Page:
In the previous tutorial we configured VPC and subnets. Now, let's install and configure MySql on AWS Relational Database Service: RDS.
As per Amazon Web Services,
Amazon Relational Database Service (Amazon RDS) makes it easy to set up, operate, and scale a relational database in the cloud. It provides cost-efficient and resizable capacity while managing time-consuming database management tasks, freeing you up to focus on your applications and business.
Just like EC2 instances we need to place RDS instance in a subnet group. Therefore we need to create a database subnet group.
Create A Database Subnet Group
From AWS Console select RDS. From RDS console click Subnet Groups and then click on Create Subnet Group. To create a subnet group we need to,
- Specify a Subnet Group Name
- Provide a Description
- Select A VPC
- Select subnets from two different availability zones. We will choose two of the remaining subnets from DrupalVPC.
- Add a subnet from us-east-1b
- Add a subnet from us-east-1c
Click on Add to add us-east-1b and us-east-1c subnet(s) to the group. When finished adding subnets, click Create.
Create MySql on RDS
From left menu on RDS console select Instances and then click Launch DB Instance. Select MySql Community Edition and then click Select.
Next select Availability Zone. If you are planning to use this installation for production then it is highly recommended to use Multi-AZ support. By using Multi-AZ AWS automatically replicates a copy of your primary database into additional availability zones. A highly available architecture. In case of a failure AWS will failover to the replicated database. Remember, replicated environment is only used in case of a disaster. It is not available for reporting and backups.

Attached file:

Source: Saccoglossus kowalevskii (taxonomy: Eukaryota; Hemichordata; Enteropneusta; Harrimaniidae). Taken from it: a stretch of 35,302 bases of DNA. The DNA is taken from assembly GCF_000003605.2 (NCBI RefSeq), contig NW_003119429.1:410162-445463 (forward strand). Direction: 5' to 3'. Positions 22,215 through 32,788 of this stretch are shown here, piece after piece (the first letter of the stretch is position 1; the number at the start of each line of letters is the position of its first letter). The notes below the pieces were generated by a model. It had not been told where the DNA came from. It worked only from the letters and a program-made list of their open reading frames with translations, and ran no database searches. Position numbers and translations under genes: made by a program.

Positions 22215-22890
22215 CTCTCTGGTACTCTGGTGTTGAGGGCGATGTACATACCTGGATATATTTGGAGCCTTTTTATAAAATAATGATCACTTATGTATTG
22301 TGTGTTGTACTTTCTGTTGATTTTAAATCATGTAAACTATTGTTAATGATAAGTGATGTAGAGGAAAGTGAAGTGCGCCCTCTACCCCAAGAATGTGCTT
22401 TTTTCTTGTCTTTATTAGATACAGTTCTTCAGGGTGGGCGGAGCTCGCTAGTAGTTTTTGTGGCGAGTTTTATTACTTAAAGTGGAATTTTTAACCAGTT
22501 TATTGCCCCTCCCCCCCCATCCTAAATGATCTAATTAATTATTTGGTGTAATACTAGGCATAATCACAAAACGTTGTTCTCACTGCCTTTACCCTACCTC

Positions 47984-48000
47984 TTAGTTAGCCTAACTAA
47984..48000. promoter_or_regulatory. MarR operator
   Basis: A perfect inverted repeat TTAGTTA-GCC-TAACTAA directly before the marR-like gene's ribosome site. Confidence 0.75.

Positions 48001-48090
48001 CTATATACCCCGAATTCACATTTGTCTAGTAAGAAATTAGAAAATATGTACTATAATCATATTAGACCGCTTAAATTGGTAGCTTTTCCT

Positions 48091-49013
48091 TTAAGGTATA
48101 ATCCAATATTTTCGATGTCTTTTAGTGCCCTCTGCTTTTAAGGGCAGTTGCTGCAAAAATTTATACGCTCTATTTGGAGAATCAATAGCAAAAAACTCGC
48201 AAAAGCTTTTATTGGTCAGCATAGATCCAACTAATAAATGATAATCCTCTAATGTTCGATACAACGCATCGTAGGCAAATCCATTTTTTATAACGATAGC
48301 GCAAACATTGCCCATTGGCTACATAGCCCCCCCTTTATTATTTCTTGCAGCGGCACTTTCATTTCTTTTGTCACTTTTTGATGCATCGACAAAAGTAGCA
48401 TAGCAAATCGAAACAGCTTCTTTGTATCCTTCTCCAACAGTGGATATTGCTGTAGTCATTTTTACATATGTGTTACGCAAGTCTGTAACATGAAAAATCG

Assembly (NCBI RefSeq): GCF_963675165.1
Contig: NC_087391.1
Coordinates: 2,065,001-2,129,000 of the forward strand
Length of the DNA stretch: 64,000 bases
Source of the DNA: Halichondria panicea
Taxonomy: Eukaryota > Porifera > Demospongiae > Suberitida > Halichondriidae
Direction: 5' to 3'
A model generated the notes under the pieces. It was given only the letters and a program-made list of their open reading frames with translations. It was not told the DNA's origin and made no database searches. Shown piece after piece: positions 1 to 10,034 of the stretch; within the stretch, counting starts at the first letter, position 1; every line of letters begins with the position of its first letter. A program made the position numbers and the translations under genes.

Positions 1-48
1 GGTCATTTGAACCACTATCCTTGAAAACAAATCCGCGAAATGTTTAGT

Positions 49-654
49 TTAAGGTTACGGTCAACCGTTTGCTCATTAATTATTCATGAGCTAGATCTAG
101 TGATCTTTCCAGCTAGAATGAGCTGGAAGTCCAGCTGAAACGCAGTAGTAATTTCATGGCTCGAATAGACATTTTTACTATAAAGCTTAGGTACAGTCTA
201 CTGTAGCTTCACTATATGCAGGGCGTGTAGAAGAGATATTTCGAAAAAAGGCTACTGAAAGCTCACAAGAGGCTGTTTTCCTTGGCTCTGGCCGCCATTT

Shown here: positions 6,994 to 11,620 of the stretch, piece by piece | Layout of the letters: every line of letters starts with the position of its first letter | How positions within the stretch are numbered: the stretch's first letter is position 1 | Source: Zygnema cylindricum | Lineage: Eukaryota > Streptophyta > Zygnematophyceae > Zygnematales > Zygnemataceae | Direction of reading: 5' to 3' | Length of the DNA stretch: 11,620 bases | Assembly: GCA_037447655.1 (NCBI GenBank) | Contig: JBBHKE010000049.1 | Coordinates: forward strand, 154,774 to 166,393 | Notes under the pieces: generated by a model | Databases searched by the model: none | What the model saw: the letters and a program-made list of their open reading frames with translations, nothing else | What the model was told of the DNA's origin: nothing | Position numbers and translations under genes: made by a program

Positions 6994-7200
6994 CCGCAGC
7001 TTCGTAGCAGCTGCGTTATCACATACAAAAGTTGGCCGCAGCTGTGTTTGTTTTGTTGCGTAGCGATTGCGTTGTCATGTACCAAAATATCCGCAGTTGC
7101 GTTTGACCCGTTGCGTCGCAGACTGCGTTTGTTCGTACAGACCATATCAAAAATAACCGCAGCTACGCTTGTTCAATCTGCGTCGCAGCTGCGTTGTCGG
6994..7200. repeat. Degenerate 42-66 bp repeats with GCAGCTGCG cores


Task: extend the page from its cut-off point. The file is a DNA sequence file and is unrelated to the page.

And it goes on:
For the purpose of this tutorial I have selected No for the multi-AZ support.
Next specify DB settings as below.
Next specify Advanced Settings as below. Please note, we are selecting DrupalVPC and making sure that instance is not available to public.
Fill in the options as below and click Launch DB Instance.
And you should see a message Your DB Instance is being created. Click on View DB Instances to see your RDS instance.
Sure we need to test connections to our RDS instance, but we will get to that in subsequent articles. Why? Because we have not created any instances in the VPC yet.
In the next article we will create a public subnet and prepare an EC2 instance for Drupal Front-End. We will be testing connection to RDS instance from this EC2 instance. After all, our Drupal Front-End must connect to the RDS instance seamlessly.
See you then!